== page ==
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Darwin Correspondence Project

To J. D. Hooker   26 July [1862]


July 26th

My dear Hooker

I sincerely rejoice that your tour answered so well for Mrs. Hooker, & that you have returned safe. I hope it did you good & rested you.—1

We have been utterly miserable; but it over now: for now patience alone is wanted; & when he is strong enough we shall take him to the sea.—2 Did you ever hear of such a catalogue of evil. Scarlet fever, enlarged glands of neck, injured kidneys—recurrent scarlet fever with fresh & bad sore-throat & eruption—dredful erysipelas of the head & face—fever with typhalid petechiæ.3 Port-wine alone saved him.

I have not done a stroke of work for weeks & it has played old Harry with my experiments.—4

Your Hybrid orchids are interesting to me, as I never heard of but one case before.5

I was struck also with review of Nat. Hist R. in the Parthenon (which I take in):6 now you point it out that last page is astounding.7 I remember being surprised at “tubular” stems & wondering what “squarrose cymes” were. What an odd case that of the Calluna.—8 I wrote to you Poste Restante in the Swiss Valley;9 but there was nothing in my note worth sending.

Goodnight my dear old friend. | C. Darwin

It is surprising that many hybrids orchids are not produced, when clearly allied species grow & flower together. George caught a moth sucking G. conopsea, with the pollen-mass of a Habenaria bifolia attached to its face.—10


CD may have intended to write ‘typhoidal’ (see letter to Asa Gray, 23[–4] July [1862]); petechiae are red or purple spots on the skin that may accompany fever (OED).
On CD’s experiments, see, for instance, the letters to J. D. Hooker, 30 May [1862] and n. 7, and 23 June [1862] and n. 4, the letter to Alphonse de Candolle, 17 June [1862] and n. 2, and the letter to M. T. Masters, 8 July [1862] and n. 3.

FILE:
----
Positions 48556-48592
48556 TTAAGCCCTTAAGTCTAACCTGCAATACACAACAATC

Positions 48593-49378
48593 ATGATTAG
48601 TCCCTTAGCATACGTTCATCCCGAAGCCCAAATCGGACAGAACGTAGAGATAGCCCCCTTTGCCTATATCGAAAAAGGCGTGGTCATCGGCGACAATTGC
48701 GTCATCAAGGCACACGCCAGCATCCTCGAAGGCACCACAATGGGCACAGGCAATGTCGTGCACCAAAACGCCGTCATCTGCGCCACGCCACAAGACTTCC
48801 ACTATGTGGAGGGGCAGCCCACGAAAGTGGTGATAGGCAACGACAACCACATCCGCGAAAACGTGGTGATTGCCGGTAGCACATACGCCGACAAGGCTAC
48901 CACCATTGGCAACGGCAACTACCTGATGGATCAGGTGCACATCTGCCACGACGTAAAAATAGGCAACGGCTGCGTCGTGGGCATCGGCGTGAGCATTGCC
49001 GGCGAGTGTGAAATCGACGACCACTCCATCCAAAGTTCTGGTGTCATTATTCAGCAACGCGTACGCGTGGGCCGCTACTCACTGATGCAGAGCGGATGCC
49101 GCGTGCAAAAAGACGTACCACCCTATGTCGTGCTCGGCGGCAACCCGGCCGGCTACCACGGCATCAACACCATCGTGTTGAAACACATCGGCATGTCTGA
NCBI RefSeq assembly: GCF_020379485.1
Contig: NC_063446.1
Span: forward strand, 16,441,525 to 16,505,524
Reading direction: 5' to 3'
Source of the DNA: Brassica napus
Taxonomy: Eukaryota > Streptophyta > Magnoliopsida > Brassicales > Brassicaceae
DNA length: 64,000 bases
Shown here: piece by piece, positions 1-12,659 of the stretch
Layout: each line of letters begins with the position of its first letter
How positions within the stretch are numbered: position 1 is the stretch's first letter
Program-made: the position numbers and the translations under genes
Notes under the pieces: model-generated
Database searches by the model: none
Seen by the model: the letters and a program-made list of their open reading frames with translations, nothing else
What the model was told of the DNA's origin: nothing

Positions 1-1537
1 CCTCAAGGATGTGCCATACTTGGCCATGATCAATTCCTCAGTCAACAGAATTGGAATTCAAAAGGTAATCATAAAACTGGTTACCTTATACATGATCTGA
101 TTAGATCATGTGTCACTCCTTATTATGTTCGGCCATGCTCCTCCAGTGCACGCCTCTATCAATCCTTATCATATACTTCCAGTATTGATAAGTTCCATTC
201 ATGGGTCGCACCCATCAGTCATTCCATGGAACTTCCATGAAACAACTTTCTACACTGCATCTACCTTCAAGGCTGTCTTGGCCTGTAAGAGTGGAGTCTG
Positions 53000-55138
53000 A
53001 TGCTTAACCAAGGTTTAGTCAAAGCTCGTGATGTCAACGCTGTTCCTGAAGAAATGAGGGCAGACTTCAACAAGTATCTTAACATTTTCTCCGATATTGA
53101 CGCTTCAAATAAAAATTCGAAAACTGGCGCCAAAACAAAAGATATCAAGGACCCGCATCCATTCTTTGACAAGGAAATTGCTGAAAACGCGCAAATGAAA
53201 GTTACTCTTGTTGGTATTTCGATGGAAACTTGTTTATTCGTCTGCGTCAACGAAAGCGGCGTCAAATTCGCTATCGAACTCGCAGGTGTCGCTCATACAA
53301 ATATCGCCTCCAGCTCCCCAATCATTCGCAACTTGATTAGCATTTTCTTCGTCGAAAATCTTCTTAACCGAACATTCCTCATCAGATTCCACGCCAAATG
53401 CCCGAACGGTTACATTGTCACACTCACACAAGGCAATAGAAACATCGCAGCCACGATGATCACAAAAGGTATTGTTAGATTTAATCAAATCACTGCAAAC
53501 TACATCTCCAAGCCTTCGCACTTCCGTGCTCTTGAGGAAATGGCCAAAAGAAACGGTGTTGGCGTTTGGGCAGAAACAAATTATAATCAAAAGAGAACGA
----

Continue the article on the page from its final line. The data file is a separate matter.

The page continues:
CD refers to the review of the first volume of the new series of the Natural History Review published in the Parthenon 1: 373–5 (see also letter from J. D. Hooker, [24 July 1862] and n. 8).
See letter from J. D. Hooker, [24 July 1862]. The reference is to the last page of the April issue of the Natural History Review, which contained numerous typographical errors.
The last page of the April 1862 number of the Natural History Review concluded with an unsigned article recording the occurrence of Calluna vulgaris (misspelled ‘Callema’ throughout) in North America; the author reported Asa Gray’s opinion that this might be one of those ‘species of the old world so sparingly represented in the new, that they are known only at single stations’ (Natural History Review n.s. 2 (1862): 346).
CD’s letter has not been found. The Hookers had been on holiday in Switzerland from 4 to 23 July 1862 (see letters from J. D. Hooker, 2 July 1862, 10 July 1862, and [24 July 1862]).
George Howard Darwin had made observations in June on the insects visiting several orchid species, including Gymnadenia conopsea (see letter to J. D. Hooker, 30 [June 1862], and letter to Asa Gray, 1 July [1862]). In DAR 70: 30 there is a note, dated 21 June 1862, that states that George had seen the moth Plusia chrysitis (a synonym of Diachrysia chrysitis, the burnished brass) ‘with one pollinia of Butterfly! [the butterfly orchid, Habenaria bifolia]   it was settled in conopsea & sucking; but had none of conopsea attached!’ Habenaria bifolia is a synonym of Platanthera bifolia, the lessser butterfly orchid.


OED: The Oxford English dictionary. Being a corrected re-issue with an introduction, supplement and bibliography of a new English dictionary. Edited by James A. H. Murray, et al. 12 vols. and supplement. Oxford: Clarendon Press. 1970. A supplement to the Oxford English dictionary. 4 vols. Edited by R. W. Burchfield. Oxford: Clarendon Press. 1972–86. The Oxford English dictionary. 2d edition. 20 vols. Prepared by J. A. Simpson and E. S. C. Weiner. Oxford: Clarendon Press. 1989. Oxford English dictionary additional series. 3 vols. Edited by John Simpson et al. Oxford: Clarendon Press. 1993–7.


Illness of his son [Leonard]. Has done no work for weeks.

JDH’s hybrid orchids are interesting; CD is surprised many hybrids are not produced.

George [Darwin] caught a moth sucking Gymnadenia conopsea with a pollen-mass of Habenaria bifolia sticking to it.

Letter details

Letter no.
Charles Robert Darwin
Joseph Dalton Hooker
Sent from
Source of text
DAR 115: 159
Physical description
ALS 4pp

Please cite as

Darwin Correspondence Project, “Letter no. 3666,” accessed on 30 November 2023,

Also published in The Correspondence of Charles Darwin, vol. 10